The cane attack of 1856
What has happened to civility?
It seems that commodity is in very short supply these days. Both Republicans and Democrats have been fighting it out over the oil spill, immigration, the economy and who Ali will choose on The Bachelorette. (OK, I made that last one up to see if you were paying attention).
Lack of manners is nothing new in Washington. Back in 1856, Preston Brooks, a member of the House of Representatives from South Carolina, confronted Senator Charles Sumner of Massachusetts saying, “You have libeled my state and slandered my relation. And I feel it to be my duty to punish you.”
Brooks then went on and struck the seated Sumner across the head with his heavy cane. He continued to deliver blows on Sumner with the cane, who tried to fend them off with his arms. Sumner finally broke free and ran down the aisle of the Senate. Brooks followed him, breaking the cane over Sumner’s head.
Makes today’s rhetoric seem tame doesn’t it?
Here’s the thing I don’t understand: 32.9 percent of Americans now say they are not affiliated with either party, but consider themselves independent. (35.1 percent say they are Democrats while 32.1 percent identify themselves as Republican according to a survey conducted by Rasmussen Reports.)
So who exactly are the parties trying to reach? There are many disenfranchised voters in the middle that are watching and listening to the rhetoric, but where will their votes go? That’s an important question for Democrats and Republicans as they continue to fight in the political sandbox known as Washington.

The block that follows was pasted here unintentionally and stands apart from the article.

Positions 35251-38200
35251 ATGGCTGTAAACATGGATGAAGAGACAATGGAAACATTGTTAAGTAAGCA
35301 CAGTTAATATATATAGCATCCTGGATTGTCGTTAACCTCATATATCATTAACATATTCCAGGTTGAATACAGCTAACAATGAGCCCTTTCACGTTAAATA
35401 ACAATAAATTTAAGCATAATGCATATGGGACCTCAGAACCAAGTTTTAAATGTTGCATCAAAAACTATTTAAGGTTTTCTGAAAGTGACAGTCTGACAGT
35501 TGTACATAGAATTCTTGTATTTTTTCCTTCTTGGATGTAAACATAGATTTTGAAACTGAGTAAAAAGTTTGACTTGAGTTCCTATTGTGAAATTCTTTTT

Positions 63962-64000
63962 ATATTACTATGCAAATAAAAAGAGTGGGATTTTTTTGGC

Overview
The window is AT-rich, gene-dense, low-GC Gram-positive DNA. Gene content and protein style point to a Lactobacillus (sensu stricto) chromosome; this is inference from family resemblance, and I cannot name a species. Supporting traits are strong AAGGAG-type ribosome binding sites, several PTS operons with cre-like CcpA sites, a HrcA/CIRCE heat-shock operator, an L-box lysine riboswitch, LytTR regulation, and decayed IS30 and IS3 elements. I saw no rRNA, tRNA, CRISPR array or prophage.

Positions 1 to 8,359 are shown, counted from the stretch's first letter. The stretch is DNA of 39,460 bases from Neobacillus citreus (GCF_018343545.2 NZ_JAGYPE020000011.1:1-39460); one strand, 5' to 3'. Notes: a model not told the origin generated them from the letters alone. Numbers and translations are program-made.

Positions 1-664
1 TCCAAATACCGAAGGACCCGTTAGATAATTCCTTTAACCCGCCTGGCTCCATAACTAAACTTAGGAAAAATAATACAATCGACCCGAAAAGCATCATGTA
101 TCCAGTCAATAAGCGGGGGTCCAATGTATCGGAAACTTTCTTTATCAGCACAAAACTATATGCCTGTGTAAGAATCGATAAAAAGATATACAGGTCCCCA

One thing is for sure: Neither party seems to be making in-roads with endless bickering, threats and backroom deals. The number of independents continues to grow and the lack of civility cannot be discounted.
Politicians from both sides of the aisle should take a lesson from the movie Harvey in which Jimmy Stewart plays a delusional Elwood P. Dowd whose best friend is an imaginary six-foot-tall rabbit.
In the film, Dowd quips, “Years ago my mother used to say to me, she'd say, 'In this world, Elwood, you must be oh so smart or oh so pleasant.' Well, for years I was smart. I recommend pleasant. You may quote me”.
And I do.